Feds say no to environmental review of Massey Tunnel replacement project
[Wepage editors note: More evidence that the Trudeau Liberal government is 'more of the same']
The Massey Tunnel replacement project will not be subject to a federal environmental review, according to a letter sent to Metro Vancouver’s board of directors.
The board wrote to Minister of Environment and Climate Change Catherine McKenna early last year, urging her to order an environmental assessment for the $3.5-billion bridge project (under the Canadian Environmental Assessment Act).
Last June, Metro wrote another letter outlining its concerns to B.C.’s minister of transportation, the B.C. Environmental Assessment Office, the premier and the federal environment ministry.
The board said the bridge could have an impact on the area’s air quality, utilities, parks and environment. There was also a lack of transparency and consultation about the bridge’s design and business case, the board said.
The board has said the bridge project does not fit with Metro’s regional growth strategy.
In her letter, McKenna said she considered the facts provided by Metro Vancouver, the provincial and federal regulatory mechanisms in place and the potential environmental effects of the project before deciding not to designate the project for environmental assessment.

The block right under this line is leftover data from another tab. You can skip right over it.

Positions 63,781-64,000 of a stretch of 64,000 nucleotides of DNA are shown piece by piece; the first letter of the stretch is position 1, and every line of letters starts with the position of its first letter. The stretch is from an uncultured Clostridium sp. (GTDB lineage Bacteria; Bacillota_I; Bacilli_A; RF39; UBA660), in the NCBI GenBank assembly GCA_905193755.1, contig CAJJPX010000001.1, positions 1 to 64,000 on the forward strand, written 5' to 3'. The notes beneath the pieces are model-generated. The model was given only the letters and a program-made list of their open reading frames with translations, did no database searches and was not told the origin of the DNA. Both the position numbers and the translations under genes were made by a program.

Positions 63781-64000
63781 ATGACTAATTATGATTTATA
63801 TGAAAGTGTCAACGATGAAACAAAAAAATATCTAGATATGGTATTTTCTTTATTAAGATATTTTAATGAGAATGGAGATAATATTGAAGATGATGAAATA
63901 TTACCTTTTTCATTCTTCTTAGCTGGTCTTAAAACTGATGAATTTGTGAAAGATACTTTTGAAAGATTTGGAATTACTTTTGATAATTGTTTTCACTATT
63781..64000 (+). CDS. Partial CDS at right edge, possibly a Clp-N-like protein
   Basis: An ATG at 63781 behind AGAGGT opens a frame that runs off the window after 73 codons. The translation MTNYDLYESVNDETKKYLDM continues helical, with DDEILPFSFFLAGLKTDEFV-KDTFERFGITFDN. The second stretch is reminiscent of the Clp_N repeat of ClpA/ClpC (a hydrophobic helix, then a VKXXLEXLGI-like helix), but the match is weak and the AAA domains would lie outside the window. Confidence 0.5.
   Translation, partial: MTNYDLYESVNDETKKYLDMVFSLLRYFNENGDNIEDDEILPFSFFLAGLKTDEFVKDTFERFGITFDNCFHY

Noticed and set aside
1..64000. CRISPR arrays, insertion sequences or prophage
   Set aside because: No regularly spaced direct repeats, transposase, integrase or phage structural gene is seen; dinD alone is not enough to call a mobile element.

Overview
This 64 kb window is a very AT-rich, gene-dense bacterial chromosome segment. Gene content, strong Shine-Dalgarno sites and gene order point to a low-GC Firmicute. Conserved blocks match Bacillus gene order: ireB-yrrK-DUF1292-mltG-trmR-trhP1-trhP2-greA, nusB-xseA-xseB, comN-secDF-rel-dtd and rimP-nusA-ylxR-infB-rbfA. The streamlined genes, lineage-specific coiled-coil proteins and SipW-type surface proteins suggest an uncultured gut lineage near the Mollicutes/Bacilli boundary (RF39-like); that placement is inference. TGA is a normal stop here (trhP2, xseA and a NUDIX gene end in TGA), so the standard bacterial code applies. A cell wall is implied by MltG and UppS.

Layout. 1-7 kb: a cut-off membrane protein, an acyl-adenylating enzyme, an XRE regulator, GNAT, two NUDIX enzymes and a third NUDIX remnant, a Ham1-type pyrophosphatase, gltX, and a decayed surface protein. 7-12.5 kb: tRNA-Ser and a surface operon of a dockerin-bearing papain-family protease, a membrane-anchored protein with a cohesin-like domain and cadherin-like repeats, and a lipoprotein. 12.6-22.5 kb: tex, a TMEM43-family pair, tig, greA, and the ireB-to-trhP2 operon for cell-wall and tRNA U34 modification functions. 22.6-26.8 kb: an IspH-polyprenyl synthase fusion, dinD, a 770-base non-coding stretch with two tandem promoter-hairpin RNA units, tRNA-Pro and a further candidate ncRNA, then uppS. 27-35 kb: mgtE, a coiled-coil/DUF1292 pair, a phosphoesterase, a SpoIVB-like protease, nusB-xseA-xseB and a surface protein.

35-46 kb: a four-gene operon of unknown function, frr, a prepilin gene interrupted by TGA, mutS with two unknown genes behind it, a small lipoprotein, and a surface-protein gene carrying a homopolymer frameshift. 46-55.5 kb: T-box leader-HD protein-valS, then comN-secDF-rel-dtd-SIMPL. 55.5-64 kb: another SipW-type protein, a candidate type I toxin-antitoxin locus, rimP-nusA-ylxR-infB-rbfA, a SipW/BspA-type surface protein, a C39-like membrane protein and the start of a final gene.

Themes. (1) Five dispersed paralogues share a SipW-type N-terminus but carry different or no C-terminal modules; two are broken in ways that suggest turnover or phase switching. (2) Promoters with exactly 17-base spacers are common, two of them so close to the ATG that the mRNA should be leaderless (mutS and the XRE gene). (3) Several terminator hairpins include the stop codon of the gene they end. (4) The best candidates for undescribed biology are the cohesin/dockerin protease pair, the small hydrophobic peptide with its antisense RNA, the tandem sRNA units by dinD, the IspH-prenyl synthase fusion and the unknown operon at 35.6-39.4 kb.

She noted that federal rules did not require B.C.’s Ministry of Transportation and Infrastructure to submit a project description to the federal environmental assessment agency for consideration.
McKenna said the project was subject to a provincial environmental assessment, and if the project proceeds the proponent will have to obtain federal authorizations from Fisheries and Oceans Canada and Transport Canada.
“I appreciate your bringing your concerns to my attention,” McKenna wrote in her letter.
The Ministry of Transportation and Infrastructure said in an email that it is aware of McKenna’s decision.
“The province has a very robust environmental assessment process similar to that of the federal government. As well, federal government agencies are part of the provincial Environmental Assessment Office’s technical working group on the project,” the ministry said.
Last week, the provincial ministers of environment and community, sport and cultural development concluded that “no significant adverse effects are likely to occur from the project” and issued an environmental assessment certificate to the Ministry of Transportation and Infrastructure for the project. This followed a review by the B.C. Environmental Assessment Office.
The certificate came with 33 legally binding conditions covering a number of areas, including fish and fish habitat, marine access, traffic, Aboriginal consultation and monitoring, and assessing or managing cumulative environmental effects.